“On January 21st, 2009, President Obama issued a Memorandum on Transparency and Open Government in which he described how: ‘public engagement enhances the Government’s effectiveness and improves the quality of its decisions. Knowledge is widely dispersed in society, and public officials benefit from having access to that dispersed knowledge.’
To support the President’s open government initiative, DOT has partnered with the Cornell eRulemaking Initiative (CeRI) in a pilot project, Regulation Room, to discover the best ways of using Web 2.0 and social networking technologies to: (1) alert the public, including those who sometimes may not be aware of rulemaking proposals, such as individuals, public interest groups, small businesses, and local government entities that rulemaking is occurring in areas of interest to them; (2) increase public understanding of each proposed rule and the rulemaking process; and (3) help the public formulate more effective individual and collaborative input to DOT. Over the course of several rulemaking initiatives, CeRI will use different Web technologies and approaches to enhance public understanding and participation, work with DOT to evaluate the advantages and disadvantages of these techniques, and report their findings and conclusions on the most effective use of social networking technologies in this area….”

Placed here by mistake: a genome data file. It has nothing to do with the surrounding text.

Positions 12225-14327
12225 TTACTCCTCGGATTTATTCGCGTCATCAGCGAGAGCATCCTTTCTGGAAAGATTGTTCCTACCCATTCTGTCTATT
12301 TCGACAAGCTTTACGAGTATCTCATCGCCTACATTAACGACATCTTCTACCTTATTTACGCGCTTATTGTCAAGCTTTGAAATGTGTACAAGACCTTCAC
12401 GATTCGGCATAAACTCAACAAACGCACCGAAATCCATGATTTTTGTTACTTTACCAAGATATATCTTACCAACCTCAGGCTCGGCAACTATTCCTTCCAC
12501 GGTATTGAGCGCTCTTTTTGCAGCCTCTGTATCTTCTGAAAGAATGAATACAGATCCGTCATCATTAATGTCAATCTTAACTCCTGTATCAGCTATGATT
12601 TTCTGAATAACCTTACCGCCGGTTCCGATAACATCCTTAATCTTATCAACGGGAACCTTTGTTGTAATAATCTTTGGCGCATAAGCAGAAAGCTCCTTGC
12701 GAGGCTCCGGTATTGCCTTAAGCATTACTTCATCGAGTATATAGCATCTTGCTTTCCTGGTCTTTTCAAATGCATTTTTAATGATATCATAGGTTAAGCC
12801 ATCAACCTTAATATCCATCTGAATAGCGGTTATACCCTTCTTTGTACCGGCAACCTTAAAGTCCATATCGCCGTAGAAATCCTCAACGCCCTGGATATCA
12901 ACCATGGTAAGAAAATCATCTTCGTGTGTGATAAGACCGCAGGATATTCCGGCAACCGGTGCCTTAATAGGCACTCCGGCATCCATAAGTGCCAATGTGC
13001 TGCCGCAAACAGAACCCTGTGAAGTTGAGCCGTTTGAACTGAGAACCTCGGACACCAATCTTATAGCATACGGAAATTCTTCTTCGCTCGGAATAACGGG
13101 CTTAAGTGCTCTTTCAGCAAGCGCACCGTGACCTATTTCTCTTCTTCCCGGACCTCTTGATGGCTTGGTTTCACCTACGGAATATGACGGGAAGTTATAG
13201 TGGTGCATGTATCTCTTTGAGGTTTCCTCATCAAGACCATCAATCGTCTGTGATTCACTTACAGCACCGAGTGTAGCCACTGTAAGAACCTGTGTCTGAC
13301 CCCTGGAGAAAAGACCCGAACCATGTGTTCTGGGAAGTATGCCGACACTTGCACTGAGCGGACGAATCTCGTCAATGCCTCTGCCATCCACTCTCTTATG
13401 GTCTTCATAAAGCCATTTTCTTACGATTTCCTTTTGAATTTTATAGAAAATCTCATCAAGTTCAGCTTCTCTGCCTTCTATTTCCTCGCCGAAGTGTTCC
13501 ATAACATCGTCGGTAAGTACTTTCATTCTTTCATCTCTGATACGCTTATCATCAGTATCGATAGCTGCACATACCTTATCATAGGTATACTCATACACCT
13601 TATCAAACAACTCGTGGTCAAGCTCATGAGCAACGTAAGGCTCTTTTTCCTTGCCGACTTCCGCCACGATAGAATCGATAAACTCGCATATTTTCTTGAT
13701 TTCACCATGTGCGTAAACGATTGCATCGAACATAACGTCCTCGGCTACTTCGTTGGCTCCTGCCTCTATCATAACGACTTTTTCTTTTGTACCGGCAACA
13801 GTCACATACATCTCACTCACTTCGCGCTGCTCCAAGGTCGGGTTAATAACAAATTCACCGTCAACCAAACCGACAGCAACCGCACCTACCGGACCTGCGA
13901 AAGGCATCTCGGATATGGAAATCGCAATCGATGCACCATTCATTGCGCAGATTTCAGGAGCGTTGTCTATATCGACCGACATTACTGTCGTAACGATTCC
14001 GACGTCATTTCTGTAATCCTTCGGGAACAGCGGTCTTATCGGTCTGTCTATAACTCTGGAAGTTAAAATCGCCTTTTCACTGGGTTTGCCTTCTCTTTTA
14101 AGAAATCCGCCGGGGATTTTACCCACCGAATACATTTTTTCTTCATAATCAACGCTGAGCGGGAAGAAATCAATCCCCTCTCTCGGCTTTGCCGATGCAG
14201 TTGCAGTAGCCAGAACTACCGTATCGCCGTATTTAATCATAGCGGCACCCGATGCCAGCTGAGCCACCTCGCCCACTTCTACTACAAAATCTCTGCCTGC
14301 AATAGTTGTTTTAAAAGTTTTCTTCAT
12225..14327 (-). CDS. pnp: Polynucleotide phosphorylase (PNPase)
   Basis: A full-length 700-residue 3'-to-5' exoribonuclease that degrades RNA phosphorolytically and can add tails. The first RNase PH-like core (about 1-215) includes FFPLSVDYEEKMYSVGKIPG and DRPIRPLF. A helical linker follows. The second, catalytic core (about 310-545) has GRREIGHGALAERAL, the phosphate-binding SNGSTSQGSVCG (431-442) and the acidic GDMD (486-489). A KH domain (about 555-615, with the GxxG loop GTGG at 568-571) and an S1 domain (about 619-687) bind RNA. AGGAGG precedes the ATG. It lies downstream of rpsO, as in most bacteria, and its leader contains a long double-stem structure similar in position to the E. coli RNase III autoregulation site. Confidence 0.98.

Quote from U.S. Department of Transportation Website.
Elaborating on this initiative, Barbara Brandon reports in an e-mail that:
“Last fall Cornell’s e-Rulemaking Initiative ran a test of how to increase rulemaking participation on a closed rule. They have just started a new test on an active proposal on how to prevent distracted driving by truck drivers who are texting while operating a vehicle. See http://regs.dot.gov/e-rulemaking.htm and http://regulationroom.org/#login.
This joint effort by DOT in conjunction with Cornell is also part of that agency’s efforts to comply with the Obama Administration’s Transparency Initiative. I think it is important for librarians to give this a look and see what they think of this particular effort. Expanding rulemaking participation beyond the closed circle of Washington beltway interest groups is a key benefit that the Internet can offer to good governance”